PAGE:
The 23rd of April has a special importance to multiple communities around the world. Those in or whose roots hail from Turkey will be celebrating today because it is National Sovereignty & Children’s Day.
During their struggle for independence, the Turks, led by Mustafa Kemal Atatürk, convened Parliament in Ankara on 23 April 1920. This historic gathering laid out the vision for a new independent, modern and secular republic to emerge from the ashes of the Ottoman Empire.
After repelling the allied invading powers in 1922, the Turks signed the Treaty of Lausanne the following year, which among other things ratified the new republic’s territorial borders. Atatürk and his team then set about creating the new institutions of the country.
By 1929, Atatürk – literally the father of the Turks – decided to mark the landmark 23 April date in the calendar by gifting it to children – the future of the nation. From then on, 23rd April became known as National Sovereignty & Children’s Day, celebrated in Turkey and many other countries around the world that similarly recognise the importance of children to their national wellbeing.
Today is a public holiday in Turkey and North Cyprus. The day and this past weekend will have been spent holding special events where children are the focal point. This can include getting them to be in the seat of government for the day, as well as reciting poetry readings and folk dancing to remember the struggle their ancestors went through to become an independent sovereign nation.
Another important holiday connected to Turkey that also takes place on 23 April is St George’s Day. It forms part of the Christian calendar and specifically for the English who regard George as their patron saint.
A soldier from a noble Greek-Palestinian family, George was born in Cappadocia, in the centre of modern Turkey, in about 280 AD. He is said to have served the Roman Emperor Diocletian as a Tribune in the province of Palestine.
Under instructions from Rome, all Christians were expected to renounce their faith during the Great Persecution. When George, a proud Christian, refused to do so, he was imprisoned, tortured, and dragged through the streets of Nicomedia (modern day İzmit in Western Turkey), before being beheaded on 23 April 303 AD, although some accounts claim he was actually martyred in Diospolis (Lydda) in Palestine.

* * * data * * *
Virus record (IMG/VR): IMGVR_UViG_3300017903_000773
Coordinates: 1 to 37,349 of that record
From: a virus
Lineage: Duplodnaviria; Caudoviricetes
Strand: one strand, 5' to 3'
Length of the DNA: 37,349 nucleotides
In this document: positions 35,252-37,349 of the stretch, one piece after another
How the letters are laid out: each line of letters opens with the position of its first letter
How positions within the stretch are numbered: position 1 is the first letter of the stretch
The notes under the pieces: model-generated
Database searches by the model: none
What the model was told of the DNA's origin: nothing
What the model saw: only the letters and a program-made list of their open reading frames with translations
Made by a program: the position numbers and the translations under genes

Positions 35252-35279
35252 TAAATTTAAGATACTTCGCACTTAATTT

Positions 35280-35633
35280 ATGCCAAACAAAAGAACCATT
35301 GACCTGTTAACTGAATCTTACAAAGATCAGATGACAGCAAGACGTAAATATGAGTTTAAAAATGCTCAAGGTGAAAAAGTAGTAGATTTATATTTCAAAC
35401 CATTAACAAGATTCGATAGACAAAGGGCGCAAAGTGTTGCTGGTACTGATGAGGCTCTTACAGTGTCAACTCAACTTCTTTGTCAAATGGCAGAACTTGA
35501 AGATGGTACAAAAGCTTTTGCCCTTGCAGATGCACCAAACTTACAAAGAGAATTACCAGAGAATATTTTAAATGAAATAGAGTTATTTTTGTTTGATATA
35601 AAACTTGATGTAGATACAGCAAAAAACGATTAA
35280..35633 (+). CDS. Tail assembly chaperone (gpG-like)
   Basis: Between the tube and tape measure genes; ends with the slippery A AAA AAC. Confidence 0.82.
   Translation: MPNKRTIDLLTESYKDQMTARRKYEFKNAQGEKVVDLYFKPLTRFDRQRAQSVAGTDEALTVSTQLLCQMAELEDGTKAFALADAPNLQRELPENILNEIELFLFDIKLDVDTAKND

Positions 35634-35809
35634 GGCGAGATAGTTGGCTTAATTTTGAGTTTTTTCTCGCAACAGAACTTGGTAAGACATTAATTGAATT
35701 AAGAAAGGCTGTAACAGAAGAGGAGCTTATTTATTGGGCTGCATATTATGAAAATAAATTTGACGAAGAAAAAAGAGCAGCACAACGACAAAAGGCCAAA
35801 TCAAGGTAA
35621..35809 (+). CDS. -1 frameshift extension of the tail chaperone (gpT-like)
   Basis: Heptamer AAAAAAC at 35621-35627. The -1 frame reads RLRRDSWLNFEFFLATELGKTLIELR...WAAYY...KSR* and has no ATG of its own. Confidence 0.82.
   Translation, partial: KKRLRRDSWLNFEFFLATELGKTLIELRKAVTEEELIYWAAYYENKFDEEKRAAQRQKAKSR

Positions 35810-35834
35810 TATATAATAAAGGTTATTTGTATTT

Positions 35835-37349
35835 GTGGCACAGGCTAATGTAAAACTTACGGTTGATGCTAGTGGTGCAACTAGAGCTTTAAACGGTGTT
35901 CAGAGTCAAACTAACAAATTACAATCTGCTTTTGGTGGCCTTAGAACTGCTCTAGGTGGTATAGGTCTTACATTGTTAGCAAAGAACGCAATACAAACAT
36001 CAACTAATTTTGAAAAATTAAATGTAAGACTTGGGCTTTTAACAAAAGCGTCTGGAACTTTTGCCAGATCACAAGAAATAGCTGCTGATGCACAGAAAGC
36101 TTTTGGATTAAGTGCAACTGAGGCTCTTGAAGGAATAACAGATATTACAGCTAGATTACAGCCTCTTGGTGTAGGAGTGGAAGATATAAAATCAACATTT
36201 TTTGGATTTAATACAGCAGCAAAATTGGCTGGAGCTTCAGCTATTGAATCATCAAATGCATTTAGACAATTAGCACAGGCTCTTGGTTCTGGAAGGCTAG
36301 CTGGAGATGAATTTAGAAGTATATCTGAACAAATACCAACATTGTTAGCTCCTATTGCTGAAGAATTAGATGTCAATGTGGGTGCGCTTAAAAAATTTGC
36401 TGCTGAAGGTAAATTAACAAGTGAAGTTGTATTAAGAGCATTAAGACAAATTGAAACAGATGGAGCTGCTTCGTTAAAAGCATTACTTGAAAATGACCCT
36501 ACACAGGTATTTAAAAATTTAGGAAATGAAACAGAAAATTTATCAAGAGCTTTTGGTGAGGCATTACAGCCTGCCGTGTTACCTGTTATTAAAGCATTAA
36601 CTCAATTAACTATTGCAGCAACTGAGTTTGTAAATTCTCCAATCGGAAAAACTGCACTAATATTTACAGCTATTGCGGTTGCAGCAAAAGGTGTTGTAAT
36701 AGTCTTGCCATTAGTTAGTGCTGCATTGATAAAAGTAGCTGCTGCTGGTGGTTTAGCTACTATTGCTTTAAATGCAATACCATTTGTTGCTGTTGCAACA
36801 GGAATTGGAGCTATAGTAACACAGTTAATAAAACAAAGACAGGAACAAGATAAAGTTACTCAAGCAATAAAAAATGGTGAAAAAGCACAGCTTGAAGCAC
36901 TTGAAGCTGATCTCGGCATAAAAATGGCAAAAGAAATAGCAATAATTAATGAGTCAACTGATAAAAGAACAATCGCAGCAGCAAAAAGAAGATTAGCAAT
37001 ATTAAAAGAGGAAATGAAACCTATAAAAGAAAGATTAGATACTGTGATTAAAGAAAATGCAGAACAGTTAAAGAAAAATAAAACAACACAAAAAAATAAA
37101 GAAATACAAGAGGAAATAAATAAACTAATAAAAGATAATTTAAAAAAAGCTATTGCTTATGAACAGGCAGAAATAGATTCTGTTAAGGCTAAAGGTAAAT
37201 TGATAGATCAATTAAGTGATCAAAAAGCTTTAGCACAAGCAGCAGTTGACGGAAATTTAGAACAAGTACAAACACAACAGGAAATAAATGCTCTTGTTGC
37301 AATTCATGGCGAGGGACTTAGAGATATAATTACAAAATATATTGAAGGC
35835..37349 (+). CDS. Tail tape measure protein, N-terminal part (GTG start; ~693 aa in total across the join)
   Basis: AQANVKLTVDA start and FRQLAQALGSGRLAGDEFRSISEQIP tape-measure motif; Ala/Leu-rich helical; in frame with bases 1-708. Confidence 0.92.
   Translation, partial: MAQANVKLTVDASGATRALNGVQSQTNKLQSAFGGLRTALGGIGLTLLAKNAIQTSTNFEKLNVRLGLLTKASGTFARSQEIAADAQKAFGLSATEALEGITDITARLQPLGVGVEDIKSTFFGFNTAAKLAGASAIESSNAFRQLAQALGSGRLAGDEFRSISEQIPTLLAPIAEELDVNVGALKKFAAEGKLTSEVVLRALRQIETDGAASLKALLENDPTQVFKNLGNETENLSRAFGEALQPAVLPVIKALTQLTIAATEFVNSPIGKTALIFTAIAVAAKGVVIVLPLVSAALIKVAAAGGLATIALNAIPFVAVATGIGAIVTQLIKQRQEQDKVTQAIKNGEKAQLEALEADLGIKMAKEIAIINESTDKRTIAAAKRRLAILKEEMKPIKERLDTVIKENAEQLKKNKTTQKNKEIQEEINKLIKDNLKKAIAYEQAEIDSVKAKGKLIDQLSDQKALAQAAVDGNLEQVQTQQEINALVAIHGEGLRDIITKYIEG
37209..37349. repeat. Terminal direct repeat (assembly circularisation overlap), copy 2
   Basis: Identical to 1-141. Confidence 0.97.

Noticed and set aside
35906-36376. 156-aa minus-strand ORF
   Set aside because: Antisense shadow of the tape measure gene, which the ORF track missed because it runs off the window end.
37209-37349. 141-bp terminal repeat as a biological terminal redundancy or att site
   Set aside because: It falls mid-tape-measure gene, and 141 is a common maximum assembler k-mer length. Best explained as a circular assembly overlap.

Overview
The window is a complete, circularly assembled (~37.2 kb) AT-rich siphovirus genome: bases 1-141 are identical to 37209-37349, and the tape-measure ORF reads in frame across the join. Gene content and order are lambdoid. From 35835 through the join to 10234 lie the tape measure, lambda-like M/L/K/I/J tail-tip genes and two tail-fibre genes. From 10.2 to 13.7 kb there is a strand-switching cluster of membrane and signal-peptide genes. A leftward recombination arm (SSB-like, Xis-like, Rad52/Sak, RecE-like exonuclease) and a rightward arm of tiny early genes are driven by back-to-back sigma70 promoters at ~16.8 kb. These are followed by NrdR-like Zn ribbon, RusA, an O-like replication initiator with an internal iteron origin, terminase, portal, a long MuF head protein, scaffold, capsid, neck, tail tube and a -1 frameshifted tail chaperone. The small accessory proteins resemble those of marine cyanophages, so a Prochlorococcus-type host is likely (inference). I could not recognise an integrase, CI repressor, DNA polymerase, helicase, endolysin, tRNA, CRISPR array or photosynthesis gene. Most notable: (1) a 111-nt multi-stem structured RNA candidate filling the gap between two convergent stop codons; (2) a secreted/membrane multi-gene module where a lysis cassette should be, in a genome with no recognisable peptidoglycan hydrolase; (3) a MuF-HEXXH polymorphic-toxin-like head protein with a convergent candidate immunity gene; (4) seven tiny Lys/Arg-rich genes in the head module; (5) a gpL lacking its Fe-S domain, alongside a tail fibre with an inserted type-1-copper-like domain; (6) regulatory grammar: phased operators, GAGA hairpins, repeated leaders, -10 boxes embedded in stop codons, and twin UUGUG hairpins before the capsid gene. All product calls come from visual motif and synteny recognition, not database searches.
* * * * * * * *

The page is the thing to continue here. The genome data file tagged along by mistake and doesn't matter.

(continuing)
A medieval myth also claims that George slayed a dragon to save a princess. Commonly known as the blessed Jacobus da Varagine, an Italian author who went on to become the Archbishop of Genoa, chronicled the lives of key saints in his book The Golden Legend that was published in 1260s. The legend of George takes him to a city called Silene in Libya, which was said to be plagued by a huge venom-spewing dragon that lived by a lake in the countryside.
A lottery was held to see which local child or youth would be offered as sacrifice to the dragon. One day the king’s daughter was drawn and despite offering all his wealth, the princess could not avoid her fate. She was dressed as a bride and sent to the lake to be fed to the dragon.
By chance, George stumbled upon the lake, and remained with the princess until the dragon emerged. He then managed to injure and tame the fire-breathing beast, and save the princess. When they returned to Silene, George offered to kill the dragon if the king and his citizens converted to Christianity, which they duly did. The brave soldier became George the Dragon Slayer before being immortalised as a saint.
As a Christian martyr, George has inspired many others to fight for their faith, and he is now revered as a saint not only in England, but also Bulgaria, North and South Cyprus, Ethiopia, Georgia, Greece, Lithuania, Palestine, Portugal and Serbia. North Cyprus’ Maronite community have been commemorating St George today, while members of the Eastern Orthodox Church celebrate him in a few weeks’ time.
Main image – illustration of children jumping for joy under rainbow, © iStock / rebenok